The grand Momoyama spirit is perpetuated in the formal Japanese reception room. Modeled on the principal room at the Kangaku-in, a guest residence built in 1600 at the Onjōji temple near Lake Biwa outside Kyoto, this shōin-style room was built in 1989 by Japanese craftsmen using materials and techniques authentic to the Momoyama period (1573–1615), under the exacting supervision of Kakichi Suzuki, an eminent architectural historian who was than an official of the Japanese Cultural Agency. The refined proportions of the room, with its large alcove (tokonoma), flooring of grass mats (tatami), and decorated sliding doors (fusuma) for walls, marked the culmination of two centuries of developments in interior architecture.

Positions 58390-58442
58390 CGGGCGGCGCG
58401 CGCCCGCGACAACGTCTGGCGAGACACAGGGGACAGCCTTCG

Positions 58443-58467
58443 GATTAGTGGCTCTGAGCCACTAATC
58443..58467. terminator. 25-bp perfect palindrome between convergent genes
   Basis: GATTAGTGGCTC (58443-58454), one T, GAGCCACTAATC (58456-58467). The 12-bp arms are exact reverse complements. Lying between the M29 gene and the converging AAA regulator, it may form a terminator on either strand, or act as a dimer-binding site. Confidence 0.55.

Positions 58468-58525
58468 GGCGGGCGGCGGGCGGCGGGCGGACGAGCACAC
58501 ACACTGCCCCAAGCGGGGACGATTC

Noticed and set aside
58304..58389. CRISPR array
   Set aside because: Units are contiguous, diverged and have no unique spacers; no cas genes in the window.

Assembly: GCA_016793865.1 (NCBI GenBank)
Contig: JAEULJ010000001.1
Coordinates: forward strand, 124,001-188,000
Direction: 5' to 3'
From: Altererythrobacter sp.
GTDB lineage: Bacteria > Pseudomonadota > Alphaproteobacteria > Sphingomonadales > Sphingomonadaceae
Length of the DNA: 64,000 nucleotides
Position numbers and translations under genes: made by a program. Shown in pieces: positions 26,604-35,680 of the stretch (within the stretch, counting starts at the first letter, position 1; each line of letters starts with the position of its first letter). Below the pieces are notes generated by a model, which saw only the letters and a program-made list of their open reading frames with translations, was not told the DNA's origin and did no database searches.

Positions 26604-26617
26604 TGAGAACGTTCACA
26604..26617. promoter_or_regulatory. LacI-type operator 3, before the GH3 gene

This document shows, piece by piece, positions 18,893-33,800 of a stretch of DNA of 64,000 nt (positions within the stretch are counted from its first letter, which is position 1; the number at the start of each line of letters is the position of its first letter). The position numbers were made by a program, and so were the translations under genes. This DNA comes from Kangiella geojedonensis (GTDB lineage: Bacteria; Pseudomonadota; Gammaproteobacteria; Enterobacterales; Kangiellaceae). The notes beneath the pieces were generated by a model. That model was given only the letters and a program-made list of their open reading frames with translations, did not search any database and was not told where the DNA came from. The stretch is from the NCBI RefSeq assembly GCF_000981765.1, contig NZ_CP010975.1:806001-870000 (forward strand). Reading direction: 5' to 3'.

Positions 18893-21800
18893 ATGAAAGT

The shōin (literally, “study”) was originally part of a reading room in a Zen monastery fitted with shelves and an alcove near a window. With the increased appreciation and collection of Chinese paintings and utensils during the Muromachi period (1392–1573), the alcove was enlarged and devoted to the display of works of art and the tokonama was developed to constitute an essential feature of Japanese formal rooms. This room’s large size, with its capacious tokonoma filling one wall and its gold-leafed doors defining the others, is characteristic of the grand rooms of the Momoyama era in temples and aristocratic mansions as well as in the ostentatious castles of the newly risen war lords.